She can find something that would give her the same amount of nutrients but is denser per kcal to save intake kcal and by that save energy.

5. Make some suggestions for Mary so that she can increase the variety and nutrient density of her diet. Do your recommendations meet Mary’s basic needs according to the Food Guide Pyramid? Take into account other important factors such as the types of fat Mary is consuming. Are they mostly “healthy” or “unhealthy” types of fat? What about the type of carbohydrates she consumed? Does she seem to consume the type of carbohydrates that would contribute to the recommended minimum of 25 grams of fiber per day? Discuss.

Mary could use more vegetables in her diet because vegetables are denser than other food in terms of nutrients.

Instead of having French fries, she could have a cup of vegetables. She should also consume less of the milk products and take grains instead, or fruits.

Mary consumed some unhealthy fats that were not included directly in the table provided.

For example, the French fries were fried in oil and are high on cholesterol.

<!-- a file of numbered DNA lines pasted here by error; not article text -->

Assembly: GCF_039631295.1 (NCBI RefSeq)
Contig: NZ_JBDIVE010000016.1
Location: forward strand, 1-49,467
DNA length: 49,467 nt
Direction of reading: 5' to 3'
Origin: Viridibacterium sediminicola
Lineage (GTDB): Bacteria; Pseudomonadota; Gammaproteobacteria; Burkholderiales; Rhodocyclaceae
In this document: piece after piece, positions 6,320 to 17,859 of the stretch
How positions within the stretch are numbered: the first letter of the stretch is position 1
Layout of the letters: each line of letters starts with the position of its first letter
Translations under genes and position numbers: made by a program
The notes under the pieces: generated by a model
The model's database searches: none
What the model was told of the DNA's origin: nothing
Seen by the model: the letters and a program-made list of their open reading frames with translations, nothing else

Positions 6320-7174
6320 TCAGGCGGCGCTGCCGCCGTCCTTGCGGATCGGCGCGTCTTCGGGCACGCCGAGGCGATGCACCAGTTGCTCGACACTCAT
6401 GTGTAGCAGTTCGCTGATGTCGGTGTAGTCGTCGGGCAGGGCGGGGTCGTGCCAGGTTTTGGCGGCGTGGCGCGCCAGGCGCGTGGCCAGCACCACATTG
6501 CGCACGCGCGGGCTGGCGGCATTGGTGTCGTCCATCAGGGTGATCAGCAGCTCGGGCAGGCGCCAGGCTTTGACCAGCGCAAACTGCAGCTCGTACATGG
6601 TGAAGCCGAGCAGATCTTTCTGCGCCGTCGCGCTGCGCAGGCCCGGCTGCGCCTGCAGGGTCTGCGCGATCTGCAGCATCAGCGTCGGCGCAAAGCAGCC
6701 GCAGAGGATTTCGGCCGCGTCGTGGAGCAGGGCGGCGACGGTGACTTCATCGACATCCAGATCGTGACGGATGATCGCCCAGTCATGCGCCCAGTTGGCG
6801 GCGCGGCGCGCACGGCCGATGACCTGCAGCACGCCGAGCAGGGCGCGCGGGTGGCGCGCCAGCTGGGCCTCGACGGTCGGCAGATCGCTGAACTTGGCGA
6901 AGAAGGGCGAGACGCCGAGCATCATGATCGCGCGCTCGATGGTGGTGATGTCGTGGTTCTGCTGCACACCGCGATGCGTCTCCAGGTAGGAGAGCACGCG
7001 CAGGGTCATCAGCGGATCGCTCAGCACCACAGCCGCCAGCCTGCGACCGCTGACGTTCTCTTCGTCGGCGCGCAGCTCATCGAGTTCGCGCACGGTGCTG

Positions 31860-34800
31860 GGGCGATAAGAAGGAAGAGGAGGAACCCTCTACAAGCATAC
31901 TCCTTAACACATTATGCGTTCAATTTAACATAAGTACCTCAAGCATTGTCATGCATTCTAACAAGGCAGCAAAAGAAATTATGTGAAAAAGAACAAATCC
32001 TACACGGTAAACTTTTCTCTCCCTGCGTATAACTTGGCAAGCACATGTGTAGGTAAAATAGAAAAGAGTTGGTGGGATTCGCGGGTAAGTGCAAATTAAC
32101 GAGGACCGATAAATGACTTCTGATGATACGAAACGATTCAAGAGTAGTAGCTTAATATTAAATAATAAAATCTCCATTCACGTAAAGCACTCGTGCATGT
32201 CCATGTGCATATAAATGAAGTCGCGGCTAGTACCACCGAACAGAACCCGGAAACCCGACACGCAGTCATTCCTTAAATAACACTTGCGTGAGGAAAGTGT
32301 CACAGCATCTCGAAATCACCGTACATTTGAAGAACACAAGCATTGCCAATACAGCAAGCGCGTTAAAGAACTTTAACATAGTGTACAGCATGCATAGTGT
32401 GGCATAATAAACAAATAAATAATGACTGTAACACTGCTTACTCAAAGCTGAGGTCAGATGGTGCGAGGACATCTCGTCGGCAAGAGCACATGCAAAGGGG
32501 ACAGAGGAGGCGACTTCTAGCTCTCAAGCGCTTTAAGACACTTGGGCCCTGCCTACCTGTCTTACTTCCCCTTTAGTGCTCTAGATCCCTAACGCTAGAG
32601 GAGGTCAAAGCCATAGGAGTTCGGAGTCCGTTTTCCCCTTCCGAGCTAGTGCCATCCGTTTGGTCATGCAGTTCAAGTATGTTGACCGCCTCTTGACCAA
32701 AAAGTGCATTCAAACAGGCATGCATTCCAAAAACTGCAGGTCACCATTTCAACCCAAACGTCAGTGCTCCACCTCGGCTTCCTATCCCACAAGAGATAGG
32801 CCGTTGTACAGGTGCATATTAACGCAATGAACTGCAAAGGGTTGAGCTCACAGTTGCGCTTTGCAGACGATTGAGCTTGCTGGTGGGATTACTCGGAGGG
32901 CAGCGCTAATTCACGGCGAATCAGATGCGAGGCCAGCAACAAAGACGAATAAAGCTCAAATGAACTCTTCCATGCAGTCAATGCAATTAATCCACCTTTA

As well as the milk shake that was full of sugar.

Since, the table didn’t specifically give enough details about the ingredients I couldn’t add it to the number of servings, but she needs to cut down on the sugars and fats and substitute them with healthy food that contribute more nutrients and less energy.

As for the type of carbohydrates that she consumed, she chose some of the ones that are the lowest in nutrient density, such as doughnuts. She might get the 25 grams of fiber per day, but she doesn’t necessarily get them from the best sources. She gained weight because she was making the wrong choices when picking out her food.

6. The name of the case study object (person) can be rearranged into another group of words. What are they?